The wonderful folks at OpenX are hosting this meeting and providing pizza and drinks. Consequently, we require RSVPs 48 hours in advance. RSVPs are currently capped at 35. We may open it up if there is demand. Please keep RSVPs up-to-date.

We will socialize and eat around 6pm, and the talk will start at 7pm. Big thanks to Bobby at OpenX for making the arrangements.


Andrew Hamilton will go over the basics of Ansible and discuss why it's a great tool for running simple commands, complex tasks and workflows across a group of systems.

Ansible is a powerful but simple automation tool. Ansible is simple enough that most developers and administrators will be able to understand the scripts without much trouble. With this simplicity, Ansible is great for organizations looking for a tool that both dev and ops can use together. The YAML based syntax of Ansible is also much easier to understand than the DSL that some other tools use.


Andrew is currently a Systems Architect at Prevoty where he focuses on automation and infrastructure. Previously he was an SRE for Search @Twitter and a system administrator for Eucalyptus. Andrew is passionate about cloud computing and automation.


OpenX is located in the One West Bank building @ 888 E Walnut St. Pasadena CA, 91101. Entrances to the building are eastbound on Walnut, right hand side before the Lake St. intersection or southbound on Lake St. right hand side after the Walnut St. intersection. Once through the driveway, please park in the 888 Lot that has the OpenX logo displayed out front. Pull a ticket and bring it with you to the Meet-Up, we will validate your parking.


Ansible has many features common to configuration management systems such as Puppet and Chef. Ansible uses a simple execution model compared to Puppet and Chef that is much easier for new users to understand. The majority of the modules it provides are indepotent so a playbook can be run multiple times without causing problems by running a change multiple times if it isn't needed. The use of YAML to describe your playbooks also makes creating and editing Ansible playbooks much easier.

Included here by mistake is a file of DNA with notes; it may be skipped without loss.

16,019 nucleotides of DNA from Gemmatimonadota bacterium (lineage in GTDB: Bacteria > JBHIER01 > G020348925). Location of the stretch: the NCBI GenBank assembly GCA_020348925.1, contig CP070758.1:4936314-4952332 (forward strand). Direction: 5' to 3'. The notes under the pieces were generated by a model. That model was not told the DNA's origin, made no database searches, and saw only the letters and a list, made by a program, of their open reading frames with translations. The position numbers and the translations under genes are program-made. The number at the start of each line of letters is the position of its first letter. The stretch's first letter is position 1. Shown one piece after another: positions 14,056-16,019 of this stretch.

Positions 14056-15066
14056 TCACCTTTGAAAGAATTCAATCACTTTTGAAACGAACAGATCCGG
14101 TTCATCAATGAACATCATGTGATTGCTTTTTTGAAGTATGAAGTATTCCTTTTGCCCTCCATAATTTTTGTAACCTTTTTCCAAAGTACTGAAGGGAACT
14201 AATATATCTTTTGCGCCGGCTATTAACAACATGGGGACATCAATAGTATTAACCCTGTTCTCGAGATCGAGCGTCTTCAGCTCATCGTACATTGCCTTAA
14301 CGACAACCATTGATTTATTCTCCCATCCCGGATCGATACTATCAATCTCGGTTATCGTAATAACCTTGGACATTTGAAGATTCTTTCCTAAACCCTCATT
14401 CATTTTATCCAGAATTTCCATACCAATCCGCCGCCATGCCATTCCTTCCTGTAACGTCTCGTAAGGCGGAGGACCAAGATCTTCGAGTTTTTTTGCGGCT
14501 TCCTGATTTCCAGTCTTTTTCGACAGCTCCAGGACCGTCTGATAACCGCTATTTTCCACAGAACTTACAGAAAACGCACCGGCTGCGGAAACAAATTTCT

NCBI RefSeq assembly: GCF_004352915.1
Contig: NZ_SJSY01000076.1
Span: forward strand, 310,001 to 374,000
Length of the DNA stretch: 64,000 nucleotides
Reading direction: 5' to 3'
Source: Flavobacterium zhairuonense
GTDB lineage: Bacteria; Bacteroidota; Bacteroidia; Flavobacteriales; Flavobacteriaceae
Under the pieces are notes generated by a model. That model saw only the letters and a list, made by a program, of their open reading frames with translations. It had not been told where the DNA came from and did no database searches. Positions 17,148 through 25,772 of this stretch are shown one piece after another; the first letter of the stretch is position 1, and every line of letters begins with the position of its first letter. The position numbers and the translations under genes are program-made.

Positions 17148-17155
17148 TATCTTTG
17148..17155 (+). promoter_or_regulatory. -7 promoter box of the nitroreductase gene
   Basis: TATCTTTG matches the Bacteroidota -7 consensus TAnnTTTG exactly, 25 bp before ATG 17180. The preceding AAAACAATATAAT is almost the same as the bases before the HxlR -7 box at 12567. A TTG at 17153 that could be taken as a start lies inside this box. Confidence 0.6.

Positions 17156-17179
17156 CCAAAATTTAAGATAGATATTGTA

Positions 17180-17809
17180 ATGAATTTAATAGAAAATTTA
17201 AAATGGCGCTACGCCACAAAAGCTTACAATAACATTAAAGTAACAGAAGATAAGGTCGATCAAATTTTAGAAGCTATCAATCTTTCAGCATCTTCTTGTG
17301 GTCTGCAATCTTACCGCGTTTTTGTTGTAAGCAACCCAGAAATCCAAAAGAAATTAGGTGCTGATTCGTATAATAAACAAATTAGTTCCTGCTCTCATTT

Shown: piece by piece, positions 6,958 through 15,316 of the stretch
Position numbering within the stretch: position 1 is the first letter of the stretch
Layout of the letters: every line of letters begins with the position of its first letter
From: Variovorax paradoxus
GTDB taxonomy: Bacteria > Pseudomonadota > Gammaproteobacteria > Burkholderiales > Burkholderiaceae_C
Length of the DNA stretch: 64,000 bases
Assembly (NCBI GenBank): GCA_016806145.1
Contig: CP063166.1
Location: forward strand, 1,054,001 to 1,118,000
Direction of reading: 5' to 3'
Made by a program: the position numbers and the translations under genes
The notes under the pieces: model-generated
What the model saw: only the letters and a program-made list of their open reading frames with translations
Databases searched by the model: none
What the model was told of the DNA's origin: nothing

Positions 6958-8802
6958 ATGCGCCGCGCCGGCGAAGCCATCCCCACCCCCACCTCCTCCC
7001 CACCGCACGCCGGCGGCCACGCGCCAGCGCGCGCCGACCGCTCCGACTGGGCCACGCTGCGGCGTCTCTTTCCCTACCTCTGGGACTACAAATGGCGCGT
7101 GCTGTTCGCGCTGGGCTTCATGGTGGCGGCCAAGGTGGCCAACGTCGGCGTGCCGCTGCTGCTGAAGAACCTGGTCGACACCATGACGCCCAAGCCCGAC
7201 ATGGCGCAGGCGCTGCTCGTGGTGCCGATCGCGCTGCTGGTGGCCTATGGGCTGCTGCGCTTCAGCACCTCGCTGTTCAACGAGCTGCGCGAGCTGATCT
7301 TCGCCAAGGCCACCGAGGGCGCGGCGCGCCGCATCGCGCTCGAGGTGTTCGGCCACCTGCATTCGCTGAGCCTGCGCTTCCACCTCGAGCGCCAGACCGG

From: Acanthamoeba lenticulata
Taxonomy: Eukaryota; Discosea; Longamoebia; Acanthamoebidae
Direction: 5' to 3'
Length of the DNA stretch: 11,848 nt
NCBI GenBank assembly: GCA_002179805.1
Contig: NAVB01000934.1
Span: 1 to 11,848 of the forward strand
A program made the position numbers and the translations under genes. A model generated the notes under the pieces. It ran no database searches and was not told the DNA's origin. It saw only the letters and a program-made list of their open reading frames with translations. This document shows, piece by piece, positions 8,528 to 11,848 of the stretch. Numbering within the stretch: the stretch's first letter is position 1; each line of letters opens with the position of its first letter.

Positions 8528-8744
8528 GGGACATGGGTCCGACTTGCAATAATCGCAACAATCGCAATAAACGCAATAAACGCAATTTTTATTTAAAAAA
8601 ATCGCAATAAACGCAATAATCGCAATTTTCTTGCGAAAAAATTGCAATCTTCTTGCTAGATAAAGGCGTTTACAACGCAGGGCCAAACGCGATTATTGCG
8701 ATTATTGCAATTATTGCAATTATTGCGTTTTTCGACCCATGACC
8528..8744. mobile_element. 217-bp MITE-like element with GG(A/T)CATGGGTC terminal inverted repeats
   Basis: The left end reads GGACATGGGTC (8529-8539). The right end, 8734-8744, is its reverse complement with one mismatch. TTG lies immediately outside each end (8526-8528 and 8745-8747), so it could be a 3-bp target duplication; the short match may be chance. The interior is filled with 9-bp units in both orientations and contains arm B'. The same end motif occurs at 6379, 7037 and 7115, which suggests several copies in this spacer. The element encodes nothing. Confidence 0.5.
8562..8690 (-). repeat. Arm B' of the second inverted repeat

Interacting directly with services such as AWS, GCE, Azure or OpenStack is easy through a set of provided modules. Ansible allows you to create an entire deployment framework with one tool that can provision hosts, configure and install software, add and remove servers from a load balancer and finally terminate the old instances. Ansible can also use dynamically generated lists of hosts making it easy to work in highly dynamic environments.

One of the most powerful features of Ansible is that hosts are accessed over SSH. There is no need to install additional daemons or to open up additional ports. You can simply write a playbook, give it a set of hosts to run against, provide a set of credentials and watch Ansible do what you've told it to do.

You also don't need to give Ansible access to root unless it is required for the playbook. Ansible can use either sudo or su to escalate privileges for single tasks or entire playbooks.

Ansible core is written in Python so it's easy to run and extend. If Python is your language of choice, Ansible provides you with a set of modules that make writing your own modules easy. If you're not a Python developer, Ansible allows modules to be written in any language that can accept JSON through STDIN and then return JSON back to through STDOUT. Ansible can also be used as a library in Python that allows you to easily take advantage of some of its features in custom scripts. Ansible is a flexible tool that allows users to easily perform both adhoc remote command execution and configuration management across a group of hosts. Getting started with Ansible is easy and has relatively low overhead. Ansible playbooks are simple enough that they can be compared with shell scripts. We'll go over the basics of Ansible and discuss why it's a great tool for running simple commands, complex tasks and workflows across a group of systems.

Meetup Event Page